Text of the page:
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Making a minyan: Finding 10 people is ongoing challenge for St. Louis synagogues

Making a minyan: Finding 10 people is ongoing challenge for St. Louis synagogues

When Herman Spector was approaching death in 2000, Dr. Jerry Cohen was one of the only people allowed to visit him at his home in University City.

Spector, who worked in the printing industry, was anxious and asked Cohen, a podiatrist, “Who’s going to take care of the minyan?”

By that, Spector, 81, meant the morning service that he helped organize at Shaare Zedek, a Conservative synagogue. For about a decade, six days each week, Spector picked up bagels and other breakfast items and then sat in the corner of the chapel reading the newspaper while others prayed.

He wasn’t really there out of a sense of religious obligation but rather to honor his late father-in-law. Like Spector, his father-in-law had for years helped make the morning minyan, a quorum of 10 Jews required for a person to say the Mourner’s Kaddish, a prayer praising God after the death of a loved one. (In Orthodox synagogues, it must be 10 males; at Conservative synagogues, the minyan can be composed of males or females.)

Despite his lack of participation in the actual prayer, Spector still counted in the minyan. And now he was unsure who would succeed him.

“I said, ‘Rest in peace. I’ll take care of the minyan,’ ” recalls Cohen, 94, who is from New Jersey and retains some of its accent.

Dr. Jerry Cohen

Dr. Jerry Cohen, a retired podiatrist, no longer participates in the morning minyan at Kol Rinah but continues to attend Shabbat morning services with his wife, Marion, who here is wearing a "Minyan Man" T-shirt. Photo: Eric Berger

Like Spector, members of Conservative and some Orthodox congregations across the United States are also asking: “Who is going to take care of the minyan?”

The question grows out of concern over the passing of the generation that grew up accustomed to the practice of saying Kaddish for 11 months after a parent dies or on the yahrzeit, the anniversary, of that person’s death.

“Every synagogue will, over the next five, 10, 15, 20 years, be thinking, ‘How do we make old forms of religious expressions speak in new ways to a new generation?’ ” said Rabbi Noah Arnow of Kol Rinah, the synagogue that Conservative congregations Shaare Zedek and Brith Sholom Kneseth Israel combined to form in 2012.

Amid a significant decline in the number of U.S. Conservative Jews — 570,000 adults in 2013, down from 723,000 in 1990, according to national surveys — synagogues face a continual struggle to ensure that they not only will be able to field a minyan a decade from now, but also tomorrow morning.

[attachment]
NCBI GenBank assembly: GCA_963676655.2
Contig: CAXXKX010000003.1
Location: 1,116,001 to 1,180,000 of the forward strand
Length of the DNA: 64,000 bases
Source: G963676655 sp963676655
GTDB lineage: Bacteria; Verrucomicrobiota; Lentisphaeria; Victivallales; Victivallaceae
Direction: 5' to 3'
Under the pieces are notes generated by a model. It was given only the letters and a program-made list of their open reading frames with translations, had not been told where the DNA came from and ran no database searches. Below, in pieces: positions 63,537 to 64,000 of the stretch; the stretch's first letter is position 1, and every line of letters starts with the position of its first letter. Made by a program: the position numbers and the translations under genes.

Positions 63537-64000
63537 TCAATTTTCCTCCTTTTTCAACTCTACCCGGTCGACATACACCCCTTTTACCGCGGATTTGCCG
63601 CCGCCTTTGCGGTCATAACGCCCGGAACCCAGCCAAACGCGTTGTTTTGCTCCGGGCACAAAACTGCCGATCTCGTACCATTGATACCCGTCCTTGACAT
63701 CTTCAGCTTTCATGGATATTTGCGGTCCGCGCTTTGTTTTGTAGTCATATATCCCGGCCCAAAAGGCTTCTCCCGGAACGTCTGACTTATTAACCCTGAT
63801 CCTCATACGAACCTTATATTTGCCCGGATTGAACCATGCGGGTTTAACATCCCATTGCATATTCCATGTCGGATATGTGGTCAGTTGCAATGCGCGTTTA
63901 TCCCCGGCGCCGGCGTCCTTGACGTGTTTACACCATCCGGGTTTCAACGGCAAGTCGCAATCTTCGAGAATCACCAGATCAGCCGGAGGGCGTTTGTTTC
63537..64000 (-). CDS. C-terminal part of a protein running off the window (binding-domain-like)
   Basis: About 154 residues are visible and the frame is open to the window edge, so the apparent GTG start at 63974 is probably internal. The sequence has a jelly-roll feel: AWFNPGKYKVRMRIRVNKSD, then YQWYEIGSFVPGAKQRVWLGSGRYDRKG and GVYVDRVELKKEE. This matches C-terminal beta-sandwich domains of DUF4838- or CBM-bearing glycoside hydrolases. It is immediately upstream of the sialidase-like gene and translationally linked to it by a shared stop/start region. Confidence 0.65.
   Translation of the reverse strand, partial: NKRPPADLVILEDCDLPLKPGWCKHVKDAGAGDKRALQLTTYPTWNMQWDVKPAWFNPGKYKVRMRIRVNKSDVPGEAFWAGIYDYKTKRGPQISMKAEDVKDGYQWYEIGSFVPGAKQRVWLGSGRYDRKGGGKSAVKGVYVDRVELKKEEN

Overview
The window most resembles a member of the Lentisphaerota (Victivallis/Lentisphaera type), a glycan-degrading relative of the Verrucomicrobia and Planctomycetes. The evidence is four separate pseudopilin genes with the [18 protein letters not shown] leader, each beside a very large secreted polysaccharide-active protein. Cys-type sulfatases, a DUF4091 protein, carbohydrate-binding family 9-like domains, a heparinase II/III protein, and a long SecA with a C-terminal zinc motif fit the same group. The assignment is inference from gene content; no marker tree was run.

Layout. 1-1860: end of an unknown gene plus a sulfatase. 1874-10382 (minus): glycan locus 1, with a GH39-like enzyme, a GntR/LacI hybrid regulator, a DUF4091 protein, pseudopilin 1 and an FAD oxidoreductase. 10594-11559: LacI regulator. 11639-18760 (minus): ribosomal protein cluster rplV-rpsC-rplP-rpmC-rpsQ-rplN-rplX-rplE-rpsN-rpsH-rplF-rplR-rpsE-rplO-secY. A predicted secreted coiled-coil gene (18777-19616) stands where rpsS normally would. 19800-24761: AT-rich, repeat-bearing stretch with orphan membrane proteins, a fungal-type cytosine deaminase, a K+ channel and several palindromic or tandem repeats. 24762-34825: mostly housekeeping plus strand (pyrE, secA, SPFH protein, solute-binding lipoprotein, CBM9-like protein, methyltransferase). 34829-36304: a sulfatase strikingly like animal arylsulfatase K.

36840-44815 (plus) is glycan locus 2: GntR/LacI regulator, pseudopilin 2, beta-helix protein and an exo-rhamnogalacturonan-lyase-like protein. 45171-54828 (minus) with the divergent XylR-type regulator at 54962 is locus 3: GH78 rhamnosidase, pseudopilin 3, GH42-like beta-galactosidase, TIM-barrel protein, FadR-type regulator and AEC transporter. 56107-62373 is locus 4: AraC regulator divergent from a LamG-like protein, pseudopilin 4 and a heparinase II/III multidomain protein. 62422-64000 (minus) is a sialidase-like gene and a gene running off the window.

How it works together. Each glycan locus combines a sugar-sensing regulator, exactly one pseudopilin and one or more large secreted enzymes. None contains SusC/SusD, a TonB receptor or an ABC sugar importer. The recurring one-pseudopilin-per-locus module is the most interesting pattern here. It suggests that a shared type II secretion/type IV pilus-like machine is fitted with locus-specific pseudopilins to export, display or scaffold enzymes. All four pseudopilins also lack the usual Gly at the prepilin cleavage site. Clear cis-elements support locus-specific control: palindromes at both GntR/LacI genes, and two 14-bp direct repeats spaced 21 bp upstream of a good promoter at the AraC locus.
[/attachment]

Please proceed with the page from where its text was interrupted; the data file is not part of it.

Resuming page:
Using modern technology to ensure 10 minyanaires

Beverly Chervitz signed up to become a minyanaire — someone who is committed to coming to a particular service each week — about five years ago at Congregation B’nai Amoona. Then she was “bitten by the Torah bug,” she said, and decided she wanted to try to lead the morning service, so she started training with the Conservative synagogue’s cantor, Sharon Nathanson.

“Sharon gave me all the necessary music, and I just started [learning],” said Chervitz, 80, who spent more than 25 years working at Jewish nonprofits. After 10 months, “I was leading the davening, and it was like, I can’t believe it.”

But aside from time on the pulpit, one of her most rewarding moments, she said, came when after about a month of serving as a minyainare, she showed up and was that crucial 10th person. 

“Then I knew I was in the right place,” she said. 

B'nai Amoona breakfast

The minyanaires at Congregation B’nai Amoona and other synagogues often eat breakfast after weekday morning services. Photo: Eric Berger

But you can’t always find that last puzzle piece. 

“I think in a previous generation there was much more of a feeling of obligation of maintaining a minyan in a synagogue, and that feeling has lessened,” said Rabbi Edward Feld, who served as senior editor of the Conservative movement’s siddur (prayer book) published in 2016.

In response to that diminished connection, he and a committee of Conservative rabbis decided to add a prayer to the book that can be said when a minyan isn’t present for the Kaddish. 

“Our feeling was that people come to say Kaddish either during the year of mourning or on the yahrzeit, and there is a tremendous disappointment in not having a minyan and not being able to say Kaddish,” Feld said. 

In addition, some synagogues are now using modern tools to address the decline in attendance. In March, Kol Rinah started using Accuity Scheduling, a type of appointment software, for people to sign up in advance to attend a weekday service. That’s because the congregation would have 17 people show up for minyan one day and five people the next.